Author Archive for Emmet Gates


Gabriel Batistuta at 50: celebrating seven of his greatest goals

Was there a more exotic footballer in the 1990s than Batigol? This collection of his best goals suggests not By Emmet Gates for The Gentleman UltraThe 1990s was perhaps the last great decade for centre-forwards. With coaches yet to shift to one-striker…


Remembering Michael Jackson’s peculiar relationship with football

The King of Pop loved the Nice shirt, had a statue at Fulham, raised money for Exeter City and was a very astute punditBy Emmet Gates for The Set Pieces, of the Sport Network“Good luck to all of the World Cup finalists this weekend!” read one post on T…


When Marcello Lippi joined Juventus and knocked Milan off their perch

Marcello Lippi, who turns 70 today, has lifted just about every trophy on offer to an Italian manager, but winning the double with Juventus in 1995 remains a truly special achievementBy Emmet Gates for The Gentleman UltraIn any discussion about the gre…


Serie A’s unlikely top goalscorers: from Michel Platini to Luca Toni

Edin Dzeko, Dries Mertens and Andrea Belotti have battled for the golden boot this season, keeping alive Serie A’s habit of producing an unexpected top scorer

By Emmet Gates for The Gentleman Ultra, of the Guardian Sport Network

Gonzalo Higuaín scored 36 goals in 35 league games for Napoli last season to pick up the Capocannoniere. When he made his move to Juventus – the team that has now won the Serie A title for the last six seasons in a row – in the summer he would surely have been expecting to win another golden boot this season. But it hasn’t worked out like that. Instead, the battle for the Capocannoniere has been played out by Edin Dzeko, Dries Mertens and Andrea Belotti.

In the end, Dzeko triumphed with 29 goals, as many as any Roma player has scored in a single campaign since the 1930-31 season. Dzeko scored eight goals in Roma’s last eight matches, a remarkable turnaround when you consider he had only scored eight goals last season. Mertens finished behind Dzeko on 28 goals, an impressive total for a winger who had scored five last season. Belotti had to settle for third place in the race for the golden boot, but his return of 25 goals in 29 matches was an exceptional achievement for a 23-year-old in a Torino team that finished ninth.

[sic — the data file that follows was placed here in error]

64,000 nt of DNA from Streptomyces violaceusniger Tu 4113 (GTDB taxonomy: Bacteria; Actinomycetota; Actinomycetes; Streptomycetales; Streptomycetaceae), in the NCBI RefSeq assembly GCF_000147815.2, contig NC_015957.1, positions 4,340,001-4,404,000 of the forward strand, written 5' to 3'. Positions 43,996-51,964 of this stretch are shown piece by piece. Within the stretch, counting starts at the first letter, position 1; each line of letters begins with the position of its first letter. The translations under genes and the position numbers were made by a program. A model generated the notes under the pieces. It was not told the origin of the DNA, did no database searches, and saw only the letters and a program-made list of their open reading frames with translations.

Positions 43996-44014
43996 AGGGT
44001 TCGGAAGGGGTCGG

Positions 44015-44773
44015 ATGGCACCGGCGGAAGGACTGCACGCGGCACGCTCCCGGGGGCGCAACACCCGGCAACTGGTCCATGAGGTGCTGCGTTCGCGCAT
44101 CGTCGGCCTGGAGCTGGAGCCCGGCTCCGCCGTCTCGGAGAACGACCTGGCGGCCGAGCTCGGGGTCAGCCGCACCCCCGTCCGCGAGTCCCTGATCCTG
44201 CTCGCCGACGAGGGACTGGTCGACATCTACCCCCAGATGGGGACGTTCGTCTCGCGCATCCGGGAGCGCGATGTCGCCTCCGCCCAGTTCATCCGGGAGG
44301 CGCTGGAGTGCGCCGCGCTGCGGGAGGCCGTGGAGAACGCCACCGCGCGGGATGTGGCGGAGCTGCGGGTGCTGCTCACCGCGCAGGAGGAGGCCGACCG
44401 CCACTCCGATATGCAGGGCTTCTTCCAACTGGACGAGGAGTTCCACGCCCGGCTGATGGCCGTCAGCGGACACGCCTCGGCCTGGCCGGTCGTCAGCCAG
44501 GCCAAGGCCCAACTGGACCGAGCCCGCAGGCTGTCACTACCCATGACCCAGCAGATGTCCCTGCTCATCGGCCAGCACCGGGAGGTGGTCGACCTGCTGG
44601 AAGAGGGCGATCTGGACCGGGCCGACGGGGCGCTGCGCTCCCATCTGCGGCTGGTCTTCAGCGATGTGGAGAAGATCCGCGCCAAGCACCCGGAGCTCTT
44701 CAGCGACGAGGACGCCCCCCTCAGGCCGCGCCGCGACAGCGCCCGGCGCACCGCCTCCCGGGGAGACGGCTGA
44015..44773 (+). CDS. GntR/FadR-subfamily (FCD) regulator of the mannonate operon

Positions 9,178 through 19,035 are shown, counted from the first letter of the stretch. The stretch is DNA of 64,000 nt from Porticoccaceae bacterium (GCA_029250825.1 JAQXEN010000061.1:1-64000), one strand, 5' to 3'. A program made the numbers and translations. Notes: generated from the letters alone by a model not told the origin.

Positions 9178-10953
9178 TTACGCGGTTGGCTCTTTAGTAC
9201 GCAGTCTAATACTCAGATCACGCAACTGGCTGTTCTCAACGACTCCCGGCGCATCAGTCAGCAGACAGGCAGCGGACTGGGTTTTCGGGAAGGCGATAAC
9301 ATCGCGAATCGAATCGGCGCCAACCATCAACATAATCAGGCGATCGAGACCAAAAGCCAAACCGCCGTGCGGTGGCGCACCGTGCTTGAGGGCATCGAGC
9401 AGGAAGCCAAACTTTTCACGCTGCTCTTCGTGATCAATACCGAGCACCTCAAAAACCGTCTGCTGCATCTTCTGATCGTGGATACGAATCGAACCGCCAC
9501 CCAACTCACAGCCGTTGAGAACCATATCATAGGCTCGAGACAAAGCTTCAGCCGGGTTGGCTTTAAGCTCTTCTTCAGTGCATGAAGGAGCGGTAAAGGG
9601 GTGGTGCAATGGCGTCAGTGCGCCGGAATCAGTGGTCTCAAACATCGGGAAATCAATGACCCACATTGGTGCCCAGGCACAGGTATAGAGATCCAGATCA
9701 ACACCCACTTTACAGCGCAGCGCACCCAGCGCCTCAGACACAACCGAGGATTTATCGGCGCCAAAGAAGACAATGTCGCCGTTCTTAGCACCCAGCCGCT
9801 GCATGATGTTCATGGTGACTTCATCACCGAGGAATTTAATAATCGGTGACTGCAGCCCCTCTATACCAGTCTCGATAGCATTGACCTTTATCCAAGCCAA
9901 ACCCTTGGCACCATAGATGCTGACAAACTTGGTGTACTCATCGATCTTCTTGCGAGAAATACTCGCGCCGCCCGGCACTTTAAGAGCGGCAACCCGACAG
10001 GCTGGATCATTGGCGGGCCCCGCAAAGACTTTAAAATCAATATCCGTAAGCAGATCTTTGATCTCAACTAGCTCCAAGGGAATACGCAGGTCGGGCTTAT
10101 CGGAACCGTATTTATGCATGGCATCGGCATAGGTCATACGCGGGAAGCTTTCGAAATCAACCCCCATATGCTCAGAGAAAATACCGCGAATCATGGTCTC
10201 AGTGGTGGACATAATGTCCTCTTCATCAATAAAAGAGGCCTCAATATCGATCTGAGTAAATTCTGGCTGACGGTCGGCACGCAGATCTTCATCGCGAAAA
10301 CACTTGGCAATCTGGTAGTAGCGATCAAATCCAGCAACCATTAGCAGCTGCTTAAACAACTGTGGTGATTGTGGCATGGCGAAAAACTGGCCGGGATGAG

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Remembering Dino, the other Baggio

Sharing a surname with the best player of his generation meant that Dino Baggio was forever living in someone else’s shadow, but the former Torino, Juventus and Parma midfielder deserves to remembered as one of Italian football’s greats
By Emmet Gates for These Football Times, part of the Guardian Sport Network

It’s 23 June and USA 94 is nearly a week old. If you happened to miss the Italy v Norway match and, as one did in those days, checked Ceefax to see the headline “Baggio heads winner”, you might reasonably have assumed that Roberto Baggio had saved Italy from a surprising early exit from the World Cup. Italy’s talisman and creator-in-chief was the planet’s finest player, having won the Ballon d’Or the previous December and scored 17 league goals for Juventus in the season before the tournament.

Ray Houghton’s winner for the Republic of Ireland in the opening match of Group E meant Arrigo Sacchi’s team had no alternative but to win their second game against the dull-but-resolute Norway. In the 68th minute Italy, who had been reduced to 10 men earlier in the match, were awarded a free-kick on the left hand side of the pitch. Beppe Signori, with his pint-sized left foot, whipped a glorious ball into the box and on to the head of the onrushing Baggio. He guided the ball past Erik Thorstvedt to give Italy the lead and eventually the victory.

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